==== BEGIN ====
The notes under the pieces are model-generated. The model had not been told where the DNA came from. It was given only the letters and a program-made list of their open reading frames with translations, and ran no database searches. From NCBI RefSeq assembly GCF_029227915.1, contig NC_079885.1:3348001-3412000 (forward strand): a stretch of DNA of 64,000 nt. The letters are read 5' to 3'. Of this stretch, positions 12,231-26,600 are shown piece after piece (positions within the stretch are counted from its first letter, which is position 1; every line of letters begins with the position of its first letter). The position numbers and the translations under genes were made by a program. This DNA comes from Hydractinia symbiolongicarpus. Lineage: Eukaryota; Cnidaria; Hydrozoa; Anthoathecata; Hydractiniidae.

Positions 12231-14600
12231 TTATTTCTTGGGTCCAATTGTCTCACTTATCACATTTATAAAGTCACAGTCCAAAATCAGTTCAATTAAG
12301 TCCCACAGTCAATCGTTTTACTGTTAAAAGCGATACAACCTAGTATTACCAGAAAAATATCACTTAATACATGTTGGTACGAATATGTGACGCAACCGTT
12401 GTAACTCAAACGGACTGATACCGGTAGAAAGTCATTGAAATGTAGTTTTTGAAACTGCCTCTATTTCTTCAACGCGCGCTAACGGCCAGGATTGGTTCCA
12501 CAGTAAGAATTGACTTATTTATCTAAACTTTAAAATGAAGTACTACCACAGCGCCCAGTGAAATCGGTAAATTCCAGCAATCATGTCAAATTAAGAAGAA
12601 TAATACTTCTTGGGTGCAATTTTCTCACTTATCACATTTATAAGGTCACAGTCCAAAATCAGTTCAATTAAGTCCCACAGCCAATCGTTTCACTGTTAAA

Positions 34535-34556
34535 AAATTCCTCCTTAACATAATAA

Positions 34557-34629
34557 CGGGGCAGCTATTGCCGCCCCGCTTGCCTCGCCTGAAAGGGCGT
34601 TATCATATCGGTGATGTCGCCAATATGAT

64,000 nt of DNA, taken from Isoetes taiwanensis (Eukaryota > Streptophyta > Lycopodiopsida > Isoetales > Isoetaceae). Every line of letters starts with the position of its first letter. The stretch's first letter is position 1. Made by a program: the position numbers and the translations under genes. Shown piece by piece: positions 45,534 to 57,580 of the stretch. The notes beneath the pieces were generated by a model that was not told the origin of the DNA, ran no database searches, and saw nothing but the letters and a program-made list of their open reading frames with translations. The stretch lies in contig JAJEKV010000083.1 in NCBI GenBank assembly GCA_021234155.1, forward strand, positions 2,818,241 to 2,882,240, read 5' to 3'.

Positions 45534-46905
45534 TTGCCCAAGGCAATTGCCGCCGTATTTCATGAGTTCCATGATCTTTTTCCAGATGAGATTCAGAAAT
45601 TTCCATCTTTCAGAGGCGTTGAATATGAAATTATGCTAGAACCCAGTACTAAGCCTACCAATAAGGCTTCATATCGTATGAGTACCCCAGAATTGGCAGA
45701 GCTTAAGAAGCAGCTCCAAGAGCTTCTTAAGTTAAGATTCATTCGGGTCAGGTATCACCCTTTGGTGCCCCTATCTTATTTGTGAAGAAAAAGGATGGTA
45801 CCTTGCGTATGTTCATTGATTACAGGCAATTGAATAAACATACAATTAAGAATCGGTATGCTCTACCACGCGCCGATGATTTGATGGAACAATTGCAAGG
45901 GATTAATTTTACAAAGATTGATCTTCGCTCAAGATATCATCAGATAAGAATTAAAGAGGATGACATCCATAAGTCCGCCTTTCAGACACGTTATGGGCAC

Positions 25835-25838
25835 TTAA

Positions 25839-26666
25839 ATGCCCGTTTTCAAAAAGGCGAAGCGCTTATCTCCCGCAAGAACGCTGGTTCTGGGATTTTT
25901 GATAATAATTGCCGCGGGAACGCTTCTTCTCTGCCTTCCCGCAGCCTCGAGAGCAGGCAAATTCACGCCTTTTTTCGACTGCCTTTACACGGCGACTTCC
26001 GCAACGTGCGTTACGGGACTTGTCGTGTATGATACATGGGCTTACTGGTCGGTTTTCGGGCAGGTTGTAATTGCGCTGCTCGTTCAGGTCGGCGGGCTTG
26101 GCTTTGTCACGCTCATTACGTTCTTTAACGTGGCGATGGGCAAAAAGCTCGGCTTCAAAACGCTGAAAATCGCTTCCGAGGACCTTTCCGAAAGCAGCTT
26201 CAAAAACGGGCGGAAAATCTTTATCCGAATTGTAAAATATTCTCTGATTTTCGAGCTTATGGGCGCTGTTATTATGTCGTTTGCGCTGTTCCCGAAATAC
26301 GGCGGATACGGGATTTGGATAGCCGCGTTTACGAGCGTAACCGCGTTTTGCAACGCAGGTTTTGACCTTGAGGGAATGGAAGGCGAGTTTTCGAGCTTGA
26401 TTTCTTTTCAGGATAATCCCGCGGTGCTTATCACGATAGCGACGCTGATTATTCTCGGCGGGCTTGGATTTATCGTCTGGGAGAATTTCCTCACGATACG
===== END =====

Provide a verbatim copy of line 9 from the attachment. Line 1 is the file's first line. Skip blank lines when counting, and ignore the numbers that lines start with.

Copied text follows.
34535 AAATTCCTCCTTAACATAATAA